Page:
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Vehicular homicide trial of former MASS MoCA director underway in Pittsfield District Court

The vehicular homicide trial of former MASS MoCA director Joe Thompson, seated in the middle chair, is underway in Pittsfield, Massachusetts. Assistant District Attorney Stuart Weissman and Thompson's attorney, Timothy Shugrue, are to Thompson's left.
Jill Kaufman
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The vehicular homicide trial of former MASS MoCA director Joe Thompson, seated in the middle chair, is underway in Pittsfield, Massachusetts. Assistant District Attorney Stuart Weissman and Thompson's attorney, Timothy Shugrue, are to Thompson's left.

The trial of former MASS MoCA director Joe Thompson began this week in Pittsfield District Court. Thompson is fighting a vehicular homicide charge, in connection with a 2018 collision in North Adams, that killed 49-year-old Steven Fortier, who was driving a motorcycle.

What the jury will determine is, who was at fault for the collision.

On day two of the trial, Massachusetts State Trooper David Sandford, who retired in 2019, took the stand. He participated in the crash investigation.

Assistant District Attorney Stuart Weissman asked Sanford if the investigation team was able to determine the "point of maximum engagement" between Fortier and Thompson's vehicle.

Sanford replied yes. Weissman then asked what investigators determined from their analysis.

Thompson's defense attorney, Timothy Shugrue, repeatedly objected to Weissman's line of questions, to several of the accident photos shown to the jury and to Sanford's testimony about the accident's "field of debris," which included where Fortier's teeth scattered on the ground, after the collision.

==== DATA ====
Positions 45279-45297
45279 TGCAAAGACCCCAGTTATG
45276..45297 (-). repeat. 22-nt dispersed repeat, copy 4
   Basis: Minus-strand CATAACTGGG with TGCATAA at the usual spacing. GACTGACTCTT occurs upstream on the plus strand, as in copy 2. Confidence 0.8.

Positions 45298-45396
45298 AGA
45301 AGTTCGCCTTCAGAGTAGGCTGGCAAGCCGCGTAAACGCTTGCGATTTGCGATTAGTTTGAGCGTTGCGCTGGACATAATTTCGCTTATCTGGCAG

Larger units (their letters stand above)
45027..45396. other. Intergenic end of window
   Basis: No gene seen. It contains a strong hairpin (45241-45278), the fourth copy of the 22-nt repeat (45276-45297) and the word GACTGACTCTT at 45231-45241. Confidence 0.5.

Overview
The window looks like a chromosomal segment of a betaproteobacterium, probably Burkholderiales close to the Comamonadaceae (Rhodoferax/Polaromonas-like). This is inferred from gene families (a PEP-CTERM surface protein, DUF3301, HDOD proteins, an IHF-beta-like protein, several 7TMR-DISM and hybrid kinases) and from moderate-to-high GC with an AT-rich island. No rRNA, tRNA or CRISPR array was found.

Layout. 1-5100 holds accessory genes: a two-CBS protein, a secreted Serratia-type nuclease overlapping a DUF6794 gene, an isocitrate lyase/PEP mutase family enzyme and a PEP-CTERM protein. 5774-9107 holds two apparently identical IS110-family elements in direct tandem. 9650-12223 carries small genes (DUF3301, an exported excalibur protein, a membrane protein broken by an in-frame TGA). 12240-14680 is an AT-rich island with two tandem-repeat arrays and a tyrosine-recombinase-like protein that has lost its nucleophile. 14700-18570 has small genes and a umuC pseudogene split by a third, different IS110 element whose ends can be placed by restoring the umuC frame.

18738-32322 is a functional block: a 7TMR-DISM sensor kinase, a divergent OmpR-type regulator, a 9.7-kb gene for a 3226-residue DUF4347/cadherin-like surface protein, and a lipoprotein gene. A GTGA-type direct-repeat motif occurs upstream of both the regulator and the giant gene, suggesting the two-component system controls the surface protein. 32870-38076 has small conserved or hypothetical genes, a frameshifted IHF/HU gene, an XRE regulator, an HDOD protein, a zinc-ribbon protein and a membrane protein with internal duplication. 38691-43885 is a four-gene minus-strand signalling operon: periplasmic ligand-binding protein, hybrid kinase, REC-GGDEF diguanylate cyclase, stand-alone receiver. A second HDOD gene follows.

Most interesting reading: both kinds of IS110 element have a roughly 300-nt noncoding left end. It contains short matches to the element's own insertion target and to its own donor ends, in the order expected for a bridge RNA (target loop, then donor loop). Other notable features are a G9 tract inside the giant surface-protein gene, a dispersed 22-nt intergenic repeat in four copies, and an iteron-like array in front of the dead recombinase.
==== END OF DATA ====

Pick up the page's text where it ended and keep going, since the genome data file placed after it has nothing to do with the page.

Because Thompson moved his vehicle to the side of the road, shortly after the accident (Thompson said in 2018 it was for safety reasons), Sanford said investigators were unable to measure how far the debris was from the exact point of impact between the two vehicles.

At one point, Judge Jennifer Tyne asked the jury to leave and called for a voir dire, sometimes used in court to expose any biases that could preclude jurors from acting impartially.

Weissman then asked Sanford if he measured or checked the angle from the point of maximum engagement of the two vehicles to where the teeth were found, and Sanford replied no.

"Did you take into consideration ... in forming your opinion as to what occurred, where those teeth were as relative to the point of impact?" Weissman asked. Sanford replied yes.

Sanford said the scientific basis for relying on where the teeth were to the point of maximum engagement was Newton's First Law of Motion.

"There can't be a measurement, because [Thompson's car] was moved prior to the [investigation team] arriving there," Sanford said. "There was nothing to measure from."

Sanford stood by his conclusion, that the accident was head-on, implying Thompson was at fault. Shugrue said he believed Sanford was jumping to a conclusion, based on opinion, not science.

The judge apologized to members of Fortier's family, who were in the courtroom, for having to hear extensive testimony about the accident's moment of impact.

North Adams Police determined that the night of the accident, Fortier had been at several bars; he had a blood alcohol level of .27, which law enforcement considers high, at the time of his death.

According to the Berkshire Eagle Wednesday the defense will call its own crash reconstruction expert and a toxicologist.

Thompson is also expected to take the stand in his own defense. Jodi Joseph, who was MASS MoCA's communications director in 2018 and in the passenger seat during the crash, is also expected to testify.

Jill has been a reporter and host at NEPM since 2005. Before that she spent 10 years at WBUR in Boston, producing The Connection with Christopher Lydon, Morning Edition, reporting and hosting. In the months leading up to the 2000 presidential primary in New Hampshire, Jill hosted NHPR’s daily talk show The Exchange. Right before coming to NEPM, Jill was an editor at PRX's The World.
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